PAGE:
2 hospitals but both demonstrating the value of a diversity of providers in our health and social care system.
To St John's Hospital first; to see Jonathan O'Shea, the CEO and ACEVO member. A guided tour of the lovely Georgian buildings cheek and jowl by the roman baths and Abbey and then a meeting of ACEVO members from around Wales and the SW.
I like to make the point to health service professionals that we used to run the health service. St Johns is a great example of that care , but also the continuity of our great sector over the millennia. Established as a refuge for the poor and needy of Bath it now provides health and social care, accommodation and support, and grant making for the elderly.
And the diversity of the sector was illustrated by the fact that for 2 of my members at the lunch their biggest problem is the movement of the property market. St John's has no state funding but a large endowment built up over centuries of generous benefactors and legacies.
We had members from hospices, addiction services, trusts, disability, homelessness, medical research and social care. I like doing these lunch time events with members because you get a great feel for what is going on at the sector front line. It also keeps you in touch with what members want from you. One thing is for sure, I've not yet met the sector CEO that does not tell you what they think!
And the lunch ( splendid hospitality Jonathan! ) gave me a real positive affirmation of what we do to support CEOs in their leadership role; its a job only ACEVO can do.
Going on from an ancient and venerable institution to a brand new and brilliantly designed Forster building was a treat. This hospital is a standing rebuke to those in the NHS who say there is no role for competition or for different ownership models; but the key is whether other parts of the NHS will learn from the way they do things.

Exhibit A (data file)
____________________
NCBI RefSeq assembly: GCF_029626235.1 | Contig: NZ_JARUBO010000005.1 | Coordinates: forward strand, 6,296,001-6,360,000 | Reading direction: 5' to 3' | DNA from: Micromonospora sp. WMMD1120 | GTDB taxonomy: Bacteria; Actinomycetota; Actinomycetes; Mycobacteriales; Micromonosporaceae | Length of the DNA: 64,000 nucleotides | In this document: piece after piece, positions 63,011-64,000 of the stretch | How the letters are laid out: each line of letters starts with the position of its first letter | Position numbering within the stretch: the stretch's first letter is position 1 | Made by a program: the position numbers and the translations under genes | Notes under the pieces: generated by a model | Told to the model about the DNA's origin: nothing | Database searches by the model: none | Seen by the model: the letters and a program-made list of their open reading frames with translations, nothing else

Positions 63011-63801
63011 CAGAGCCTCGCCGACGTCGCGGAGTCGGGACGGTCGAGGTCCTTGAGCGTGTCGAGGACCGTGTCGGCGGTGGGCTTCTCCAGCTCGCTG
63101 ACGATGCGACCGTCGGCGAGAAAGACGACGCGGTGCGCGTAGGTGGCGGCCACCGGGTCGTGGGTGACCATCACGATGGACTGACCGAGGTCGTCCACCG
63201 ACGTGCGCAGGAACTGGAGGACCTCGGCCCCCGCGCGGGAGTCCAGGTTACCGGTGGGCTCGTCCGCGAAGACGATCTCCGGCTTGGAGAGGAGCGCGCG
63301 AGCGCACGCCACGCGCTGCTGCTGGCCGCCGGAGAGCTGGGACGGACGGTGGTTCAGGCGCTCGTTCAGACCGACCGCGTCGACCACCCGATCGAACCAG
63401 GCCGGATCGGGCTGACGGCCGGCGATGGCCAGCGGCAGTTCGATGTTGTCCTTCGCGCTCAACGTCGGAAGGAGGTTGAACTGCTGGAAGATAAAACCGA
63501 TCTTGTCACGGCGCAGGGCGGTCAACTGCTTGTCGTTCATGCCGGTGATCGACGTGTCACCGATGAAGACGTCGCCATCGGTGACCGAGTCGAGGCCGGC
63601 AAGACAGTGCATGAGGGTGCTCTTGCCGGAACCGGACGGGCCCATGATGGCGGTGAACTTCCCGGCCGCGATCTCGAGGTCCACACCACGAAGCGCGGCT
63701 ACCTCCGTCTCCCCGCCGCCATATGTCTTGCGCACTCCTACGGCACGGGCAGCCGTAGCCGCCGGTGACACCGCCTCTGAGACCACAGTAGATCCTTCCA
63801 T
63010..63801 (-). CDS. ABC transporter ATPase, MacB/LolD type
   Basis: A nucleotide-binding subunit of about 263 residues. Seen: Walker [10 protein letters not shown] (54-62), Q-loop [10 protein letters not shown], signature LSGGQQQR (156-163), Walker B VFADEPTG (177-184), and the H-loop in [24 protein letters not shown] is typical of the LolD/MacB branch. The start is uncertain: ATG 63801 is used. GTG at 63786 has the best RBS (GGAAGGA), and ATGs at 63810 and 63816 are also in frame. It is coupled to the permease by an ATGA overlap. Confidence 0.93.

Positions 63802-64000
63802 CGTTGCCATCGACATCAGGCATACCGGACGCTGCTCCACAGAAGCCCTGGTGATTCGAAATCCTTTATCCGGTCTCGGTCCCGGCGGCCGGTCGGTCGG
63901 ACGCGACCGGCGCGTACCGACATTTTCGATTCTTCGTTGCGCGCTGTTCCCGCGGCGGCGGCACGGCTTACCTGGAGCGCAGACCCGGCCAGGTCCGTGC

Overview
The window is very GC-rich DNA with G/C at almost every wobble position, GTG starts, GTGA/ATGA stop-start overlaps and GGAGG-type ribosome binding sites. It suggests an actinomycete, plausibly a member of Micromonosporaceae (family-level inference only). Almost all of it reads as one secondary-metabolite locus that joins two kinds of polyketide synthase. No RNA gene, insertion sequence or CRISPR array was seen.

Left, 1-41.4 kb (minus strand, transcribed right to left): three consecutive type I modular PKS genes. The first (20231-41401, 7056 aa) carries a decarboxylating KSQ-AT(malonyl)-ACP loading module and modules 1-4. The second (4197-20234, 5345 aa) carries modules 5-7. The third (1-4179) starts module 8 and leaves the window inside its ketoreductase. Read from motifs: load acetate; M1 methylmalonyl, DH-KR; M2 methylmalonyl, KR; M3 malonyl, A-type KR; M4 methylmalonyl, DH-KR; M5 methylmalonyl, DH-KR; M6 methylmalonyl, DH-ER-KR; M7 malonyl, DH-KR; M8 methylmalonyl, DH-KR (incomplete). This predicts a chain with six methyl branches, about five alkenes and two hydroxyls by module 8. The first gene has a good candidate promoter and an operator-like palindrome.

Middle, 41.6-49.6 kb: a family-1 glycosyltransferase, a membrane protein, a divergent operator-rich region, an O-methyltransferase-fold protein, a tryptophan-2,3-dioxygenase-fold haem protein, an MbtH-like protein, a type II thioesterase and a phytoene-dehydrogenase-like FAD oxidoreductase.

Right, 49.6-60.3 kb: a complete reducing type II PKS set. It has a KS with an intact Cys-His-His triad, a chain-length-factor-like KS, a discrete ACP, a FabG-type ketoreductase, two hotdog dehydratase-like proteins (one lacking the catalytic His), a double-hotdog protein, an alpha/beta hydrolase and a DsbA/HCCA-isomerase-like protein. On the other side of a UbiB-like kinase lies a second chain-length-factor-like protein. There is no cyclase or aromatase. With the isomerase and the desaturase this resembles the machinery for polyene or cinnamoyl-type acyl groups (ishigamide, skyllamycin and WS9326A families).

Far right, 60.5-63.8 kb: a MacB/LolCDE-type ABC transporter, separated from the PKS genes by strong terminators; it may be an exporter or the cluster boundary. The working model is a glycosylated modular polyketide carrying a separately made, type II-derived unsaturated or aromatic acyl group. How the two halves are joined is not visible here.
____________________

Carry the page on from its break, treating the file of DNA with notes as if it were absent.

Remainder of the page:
They base their model on clinical decision making, on a toyoto model " stop the line" approach on safety , on " hospitality" so treating " patients " as guests and a customer first approach. So their clinics start at 7.30 and finish at 9 to cater for those who work and are open at weekends! Some 50% of the patients come from NHS referrals under the choice mandate.
What I found particularly impressive was their ideas on hospitality. Simple really; food and customer care is actually part of the process of recovery; well being requires both medical and personal care. So the food provided is of top quality; menus designed by a Michelin star chef; staff headhunted away from a 5 star local hotel. And a realisation that nurses and doctors should provide the medical care but the skills and the work of supporting patients and feeding them is a different skill set and you need to free up nurses from the hospitality tasks better done by others.
The food is locally sourced and served when the patients want their meals. And it does not cost more. Most NHS hospitals I know regard meals as a chore, the food is often appalling , as I have seen myself. When you are ill a little pampering is in order. Good food ( and indeed they even have a wine list! ) Is essential to good health care. The NHS has lost sight of some of the basics of health care- they provide world class medical care but sometimes forget the "patient". The feedback Circle get from their patents is superb because they feel they are treated like guests. One feedback form said they got a 99%mark of satisfaction. The other 1% dissatisfaction was because they had to go home. How many of our hospitals could you say that about?
And there is an interesting link here between the 2 hospitals; one third sector, one independent; the emphasis on " hospitality". As the history of St John's says,
" St John's was the first hospital in Bath...though this was not a medical institution; it was a place of refuge and care, where hospitality was dispensed in the form of food, shelter and charity. "
Circle have rediscovered the value of such hospitality in our hospitals. This is a wider message for the NHS I hope they will learn.
I got home and found a strange echo of that same message when I caught up on a BBC series of 60 Elizabethans featuring third sector heroine, Dame Cecily Saunders, founder of the hospice movement. Whilst working as a nurse in Tommies in the Second World War she realised that patients were getting good medical care but at the end of their life they needed compassionate and spiritual care which was not being provided. She said you have to treat the " total pain" of a patient which is both medical and personal. You need to provide both medical support but also " bring hope and consolation at the end ".
So again, hospitality in a wider context- back to the idea that inspired Bishop Fitzjocelyn to provide his refuge for the people of Bath.
It is the inspiration and innovation that our charity sector can bring to the provision of health and social care